Light Pollution Story Analysis
I wrote about a story about a light pollution because I thought a bill restricting light pollution was interesting - and something that isn't discussed much, especially considering the other types of pollution that get more attention.
My main challenge with this story was getting an interview with Senator Dibble. We played phone tag for a while, which was frusterating because I wasn't really sure what direction the story would take until I spoke with him. Once I was able to get a hold of Dibble, I was able to get a better grasp on what his motivation was with the bill. He was very informative and dumbed down some of the technical stuff for me - which I appreciated.
I also had trouble thinking of other people who might want to comment on a possible light pollution restriction. An astronomer from the University of Minnesota astronomy department was able to give me some good insight and background on light pollution and its drawbacks.
Even though my interviewees dumbed down the technical stuff for me, writing the story was difficult because I found it difficult to then put these ideas in my own words. It was very difficult to explain the different types of lights, and how the light would be directed in a different direction under the possible new restriction.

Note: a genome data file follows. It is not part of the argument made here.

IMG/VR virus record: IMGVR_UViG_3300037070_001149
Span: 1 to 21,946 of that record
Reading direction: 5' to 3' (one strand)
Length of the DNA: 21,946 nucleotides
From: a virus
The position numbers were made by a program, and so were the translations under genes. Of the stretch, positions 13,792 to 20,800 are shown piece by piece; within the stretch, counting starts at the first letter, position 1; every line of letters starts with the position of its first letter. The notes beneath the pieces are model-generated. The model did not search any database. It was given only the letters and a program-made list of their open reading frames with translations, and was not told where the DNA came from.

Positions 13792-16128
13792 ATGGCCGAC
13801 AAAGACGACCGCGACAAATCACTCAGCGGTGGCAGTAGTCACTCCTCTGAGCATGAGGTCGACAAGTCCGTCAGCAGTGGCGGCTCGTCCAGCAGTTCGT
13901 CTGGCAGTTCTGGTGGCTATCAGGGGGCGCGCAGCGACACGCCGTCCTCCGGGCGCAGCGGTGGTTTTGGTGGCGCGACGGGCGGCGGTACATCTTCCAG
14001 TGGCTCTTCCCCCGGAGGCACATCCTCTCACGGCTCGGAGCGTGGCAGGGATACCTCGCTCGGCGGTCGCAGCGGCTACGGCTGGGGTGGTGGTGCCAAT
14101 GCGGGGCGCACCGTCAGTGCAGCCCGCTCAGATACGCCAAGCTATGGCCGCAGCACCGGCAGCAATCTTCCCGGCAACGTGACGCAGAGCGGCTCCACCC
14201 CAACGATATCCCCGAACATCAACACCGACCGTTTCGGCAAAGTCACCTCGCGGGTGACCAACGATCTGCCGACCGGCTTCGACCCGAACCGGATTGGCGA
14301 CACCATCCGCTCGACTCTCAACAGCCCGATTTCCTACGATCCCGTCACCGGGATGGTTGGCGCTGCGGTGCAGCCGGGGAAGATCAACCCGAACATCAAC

I think this would have made an interesting visual story, but also a challenging one. Taking pictures of the different types of lights would have made the story easier to understand. Although, considering this is a story about light pollution (at night) it would have been difficult to get pictures (well, at least for someone like me, who isn't particularly good at night pictures). I would definately have liked to get Dibble on tape. He was a good speaker and I think would have provided some nice sound bites. Getting audio would be difficult for me, unless I interviewed him in person, but it would have added to the story.
I think the only ethical concerns I would have with using audio and pictures with this story would be if I didn't warn Dibble ahead of time that I was recording him and then posting the audio online. I think a reporter should always be upfront with his or her interviewee.